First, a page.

A spectacular last-over humdinger saw India eke out a 5-wicket win over New Zealand in the first T20I of the three-match series in Jaipur on Wednesday.

Chasing 165 runs for the win, India looked to be in the driver's seat throughout their batting, barring the last four overs. New Zealand's late comeback into the game, courtesy of some tight bowling from Lockie Ferguson, Tim Southee and Trent Boult in the death overs, almost had India's back to the wall.

India required 10 runs off the last over to win the match, with our debutant Knight Venkatesh Iyer facing his first ball in international cricket. The youngster took some pressure off with a glorious pull shot to open his account but fell in the next delivery while trying to execute a reverse scoop. Rishabh Pant (17* off 17), however, stood his ground and finished off the proceedings with a boundary in the third last ball.

India started their chase with some explosive batting from skipper Rohit Sharma (48 off 36) and KL Rahul (15 off 14) as the duo put on 50 runs on the board in just 5 overs. However, Rahul fell to Mitchell Santner in the very first ball of the 6th over. Suryakumar Yadav (62 off 40) started off slow but once he got into the groove, there were balls flying all over the park.

India seemed to be in cruise control till the time Yadav stayed at the crease. But once he got out, the momentum started swinging in new Zealand's favour.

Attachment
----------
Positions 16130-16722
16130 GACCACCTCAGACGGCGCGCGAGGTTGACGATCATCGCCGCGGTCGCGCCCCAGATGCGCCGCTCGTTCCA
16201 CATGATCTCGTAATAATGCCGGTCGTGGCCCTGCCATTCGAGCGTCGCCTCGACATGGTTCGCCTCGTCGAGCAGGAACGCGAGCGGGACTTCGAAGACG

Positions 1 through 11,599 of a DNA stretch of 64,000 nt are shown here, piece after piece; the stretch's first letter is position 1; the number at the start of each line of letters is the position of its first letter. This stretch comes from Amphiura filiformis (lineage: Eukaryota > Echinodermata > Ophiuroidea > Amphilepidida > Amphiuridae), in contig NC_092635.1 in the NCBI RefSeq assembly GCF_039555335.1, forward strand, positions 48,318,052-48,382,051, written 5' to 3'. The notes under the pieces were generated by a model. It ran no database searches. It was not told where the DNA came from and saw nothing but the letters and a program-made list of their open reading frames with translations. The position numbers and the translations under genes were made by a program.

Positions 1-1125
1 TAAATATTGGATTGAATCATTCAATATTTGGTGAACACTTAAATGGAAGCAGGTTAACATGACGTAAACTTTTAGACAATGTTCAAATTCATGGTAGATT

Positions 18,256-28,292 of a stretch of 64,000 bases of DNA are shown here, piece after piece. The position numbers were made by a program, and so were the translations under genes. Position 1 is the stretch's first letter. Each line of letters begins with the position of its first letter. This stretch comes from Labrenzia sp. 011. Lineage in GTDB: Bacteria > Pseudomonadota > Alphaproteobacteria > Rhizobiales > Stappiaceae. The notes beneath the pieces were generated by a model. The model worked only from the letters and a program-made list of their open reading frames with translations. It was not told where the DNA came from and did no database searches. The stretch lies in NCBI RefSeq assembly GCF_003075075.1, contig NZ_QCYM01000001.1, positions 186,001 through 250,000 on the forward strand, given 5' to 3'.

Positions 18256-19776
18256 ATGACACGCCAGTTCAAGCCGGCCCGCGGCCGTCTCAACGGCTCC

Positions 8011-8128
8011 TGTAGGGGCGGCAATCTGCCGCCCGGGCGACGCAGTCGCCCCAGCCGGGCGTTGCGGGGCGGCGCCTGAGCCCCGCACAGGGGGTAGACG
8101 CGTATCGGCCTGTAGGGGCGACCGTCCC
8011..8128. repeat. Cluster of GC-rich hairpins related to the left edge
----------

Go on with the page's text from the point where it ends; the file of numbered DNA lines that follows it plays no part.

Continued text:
Earlier, being put in to bat first, the Kiwis rode on Martin Guptill's 70 off 42 and Mark Chapman's 63 off 50 to post 164/6. Even though they received an early blow when Bhuvaneshwar Kumar cleaned up Daryl Mitchell for a golden duck in the very first over, Guptill and Chapman steadied the ship and accelerated New Zealand's scoring rate with some fine batting.

The Kiwis were going really strong till the 14th over but the experience of Ravichandran Ashwin came into play when he dismissed the well-set Chapman and then Glenn Phillips in the same over.

By the time Deepak Chahar sent Guptill back, NZ were easily looking at a 175-plus score. But Chahar's economical bowling was backed up by some death over classics from Bhuvaneshwar and Md Siraj, which included two more wickets, as India gave away just 14 runs in the last 16 balls to retrict NZ for 164.